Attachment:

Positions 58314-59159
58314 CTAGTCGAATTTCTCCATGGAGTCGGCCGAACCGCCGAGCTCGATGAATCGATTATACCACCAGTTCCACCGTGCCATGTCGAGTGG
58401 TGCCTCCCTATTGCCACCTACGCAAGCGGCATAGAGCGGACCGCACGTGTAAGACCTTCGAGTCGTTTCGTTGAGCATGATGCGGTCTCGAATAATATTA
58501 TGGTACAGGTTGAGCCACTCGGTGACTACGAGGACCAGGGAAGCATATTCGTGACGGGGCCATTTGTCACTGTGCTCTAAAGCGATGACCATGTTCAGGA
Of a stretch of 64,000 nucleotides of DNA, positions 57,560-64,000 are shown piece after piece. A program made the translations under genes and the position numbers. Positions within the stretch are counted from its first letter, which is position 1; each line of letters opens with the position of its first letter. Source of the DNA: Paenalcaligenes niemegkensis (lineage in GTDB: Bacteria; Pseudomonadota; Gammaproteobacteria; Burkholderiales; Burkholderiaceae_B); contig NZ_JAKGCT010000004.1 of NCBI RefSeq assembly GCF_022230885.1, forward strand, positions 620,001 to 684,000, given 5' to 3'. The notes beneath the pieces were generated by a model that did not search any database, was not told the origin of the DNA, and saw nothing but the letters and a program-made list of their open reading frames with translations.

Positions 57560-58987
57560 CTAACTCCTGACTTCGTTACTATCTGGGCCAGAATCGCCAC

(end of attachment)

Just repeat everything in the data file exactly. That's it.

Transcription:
Positions 58314-59159
58314 CTAGTCGAATTTCTCCATGGAGTCGGCCGAACCGCCGAGCTCGATGAATCGATTATACCACCAGTTCCACCGTGCCATGTCGAGTGG
58401 TGCCTCCCTATTGCCACCTACGCAAGCGGCATAGAGCGGACCGCACGTGTAAGACCTTCGAGTCGTTTCGTTGAGCATGATGCGGTCTCGAATAATATTA
58501 TGGTACAGGTTGAGCCACTCGGTGACTACGAGGACCAGGGAAGCATATTCGTGACGGGGCCATTTGTCACTGTGCTCTAAAGCGATGACCATGTTCAGGA
Of a stretch of 64,000 nucleotides of DNA, positions 57,560-64,000 are shown piece after piece. A program made the translations under genes and the position numbers. Positions within the stretch are counted from its first letter, which is position 1; each line of letters opens with the position of its first letter. Source of the DNA: Paenalcaligenes niemegkensis (lineage in GTDB: Bacteria; Pseudomonadota; Gammaproteobacteria; Burkholderiales; Burkholderiaceae_B); contig NZ_JAKGCT010000004.1 of NCBI RefSeq assembly GCF_022230885.1, forward strand, positions 620,001 to 684,000, given 5' to 3'. The notes beneath the pieces were generated by a model that did not search any database, was not told the origin of the DNA, and saw nothing but the letters and a program-made list of their open reading frames with translations.

Positions 57560-58987
57560 CTAACTCCTGACTTCGTTACTATCTGGGCCAGAATCGCCAC